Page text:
SOUTH AFRICA: Universities prepare for nuclear future

The South African government is keeping its nuclear energy plans under
wraps. But leading scientists and researchers are moving ahead with an ambitious project, organised through a network of universities and technical institutions.

At the end of the month, the Nuclear Industry Association of South Africa, or NIASA, a Pretoria-based research body spearheading the preparation efforts, will release a document outlining the professional skills in areas such as engineering, physics and chemistry required for expanded nuclear energy production.

Key to this is the part tertiary institutions will play in research, teaching and equipping the brains trust that could one day drive a large-scale nuclear energy industry.

"We need to do as much as we can to support the preparation of a possible nuclear roll-out," said Gert Claassen, of the association's secretariat.

South Africa's energy supplies are mostly based on coal. The country has a nuclear power plant with two reactors at Koeberg near Cape Town that began in 1984 and now generates 5.5% of its electricity. To meet the rapidly growing energy demand, the government has committed to major growth in nuclear energy production but faces financial constraints.

As it has so far declined to say what its plans are, the association has taken the initiative, convinced that a substantial nuclear roll-out is inevitable.

"We are operating on the basis that nuclear is the only long-term low carbon source of base load electricity," said Johan Fick, acting director of the postgraduate school of nuclear science and engineering at North-West University's Potchefstroom campus. At present, the university has the only postgraduate programme in nuclear engineering in South Africa.

So far NIASA's efforts have concentrated on compiling a skills document and helping develop a skills-based nuclear curriculum for most higher education institutions. This follows two ongoing collaborations between tertiary institutions and the public and private sectors.

In 2005, the Department of Science and Technology launched a programme to address the skills need of the nuclear industry. The South African Nuclear Human Asset and Research Programme provides bursaries and scholarships in selected areas of science and engineering at various universities at home and abroad. It is also establishing new chairs in specific nuclear capabilities at tertiary institutions after the 2005 award of a research chair in nuclear engineering at the North-West University.

The second initiative is a series of collaborative programmes between universities and iThemba labs, a group of multidisciplinary research laboratories with headquarters in Cape Town. The organisation is developing a masters degree in the science and organisation of nuclear energy, in collaboration with the University of Johannesburg, Tshwane University of Technology and the distance University of South Africa.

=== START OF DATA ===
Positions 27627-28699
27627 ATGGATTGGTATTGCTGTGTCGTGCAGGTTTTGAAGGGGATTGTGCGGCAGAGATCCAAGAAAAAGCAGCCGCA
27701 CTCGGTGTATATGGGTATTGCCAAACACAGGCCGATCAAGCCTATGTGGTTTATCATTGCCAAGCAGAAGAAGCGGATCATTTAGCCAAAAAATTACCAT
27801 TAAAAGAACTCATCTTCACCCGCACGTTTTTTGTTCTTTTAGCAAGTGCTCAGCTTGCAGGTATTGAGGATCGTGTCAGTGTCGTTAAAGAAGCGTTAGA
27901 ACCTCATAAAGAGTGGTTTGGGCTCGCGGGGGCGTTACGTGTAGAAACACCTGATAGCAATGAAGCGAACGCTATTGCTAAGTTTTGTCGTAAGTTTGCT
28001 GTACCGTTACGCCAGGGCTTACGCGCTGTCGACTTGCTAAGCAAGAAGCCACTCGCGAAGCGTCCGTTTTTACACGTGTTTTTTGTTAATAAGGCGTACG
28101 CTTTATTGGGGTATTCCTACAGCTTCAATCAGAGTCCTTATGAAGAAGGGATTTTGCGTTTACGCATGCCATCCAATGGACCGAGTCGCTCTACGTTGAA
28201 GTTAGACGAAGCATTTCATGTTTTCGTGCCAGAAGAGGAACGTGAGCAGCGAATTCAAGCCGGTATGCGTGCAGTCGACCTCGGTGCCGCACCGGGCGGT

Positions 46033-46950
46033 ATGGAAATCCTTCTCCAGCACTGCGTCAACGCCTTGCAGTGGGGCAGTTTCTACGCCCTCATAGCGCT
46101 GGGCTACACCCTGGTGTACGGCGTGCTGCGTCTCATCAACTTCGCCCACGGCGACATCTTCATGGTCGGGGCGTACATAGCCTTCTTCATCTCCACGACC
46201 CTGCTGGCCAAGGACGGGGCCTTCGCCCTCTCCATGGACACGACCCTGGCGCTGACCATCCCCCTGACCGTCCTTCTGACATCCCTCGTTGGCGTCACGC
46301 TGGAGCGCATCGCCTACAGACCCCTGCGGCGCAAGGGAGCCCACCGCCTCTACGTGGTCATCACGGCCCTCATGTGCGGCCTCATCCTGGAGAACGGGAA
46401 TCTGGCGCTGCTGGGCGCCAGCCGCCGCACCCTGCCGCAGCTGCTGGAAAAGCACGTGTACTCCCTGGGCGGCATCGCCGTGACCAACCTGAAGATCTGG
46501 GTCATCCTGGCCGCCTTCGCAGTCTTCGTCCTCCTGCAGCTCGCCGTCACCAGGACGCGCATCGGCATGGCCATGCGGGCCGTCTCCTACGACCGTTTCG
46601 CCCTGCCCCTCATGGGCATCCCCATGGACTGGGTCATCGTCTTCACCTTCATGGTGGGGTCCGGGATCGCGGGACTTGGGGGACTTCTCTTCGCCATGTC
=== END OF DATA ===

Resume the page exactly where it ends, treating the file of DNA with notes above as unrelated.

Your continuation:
The nuclear industry association's skills guideline document presents different scenarios of what a future nuclear programme could consist of and details the specific skills requirements of each. A key focus is on the number of high-skill workers such as engineers and technicians needed to run a successful nuclear facility.

"It gives a good indication of what numbers we need, which will help guide the higher education sector to get its numbers right," said Jeff Victor, a member of the association's education sub-committee, who compiled the skills document.

Victor, an employee of Pebble Bed Modular Reactor, a nuclear reactor manufacturer, said the intention was to give some direction to NIASA members who have an interest in the industry. The most significant new development was the creation of a collaborative tertiary education model to promote information-sharing and encourage integration of a number of highly complex academic programmes.

The model links various higher education institutions as a way of sharing costs and resources, a necessity because of the inadequate funding from the Department of Higher Education and Training for programmes with small numbers of students as is the case with nuclear training.

Many of the existing nuclear education initiatives are uncoordinated so the model provides a structure and would give higher education institutions the opportunity to establish or expand nuclear training programmes.

"We've realised that all of the universities have a major contribution to make and not one institute can cover the complete spectrum," Victor said.

The plan is not without glitches. Financing such collaborative efforts is a challenge because universities receive funding as individual institutions and organising a budget across multiple areas of expertise could be difficult.

"The way that universities are funded, especially the way that government subsidises them, goes against collaboration," said Claassen of NIASA.

And, like in any collaborative exercise, individual egos and areas of interest are bound to come into conflict, especially in an area as sensitive and with such high stakes as the nation's peaceful nuclear programme. "Not every professor agrees about what goes into a course," Claassen pointed out.

Other obstacles include the equitable sharing of overseas visiting lecturers, as well as deciding from what institution a degree is obtained if a student is takes classes at a number of different institutions.

However, by and large the effort represents a significant step towards helping to realise South Africa's nuclear aspirations. "Everybody sees nuclear as growth and everybody's trying to get a competitive advantage in the industry," said Victor. "Rather than just sit back and wait for someone to make a decision, we chose to engage and be active."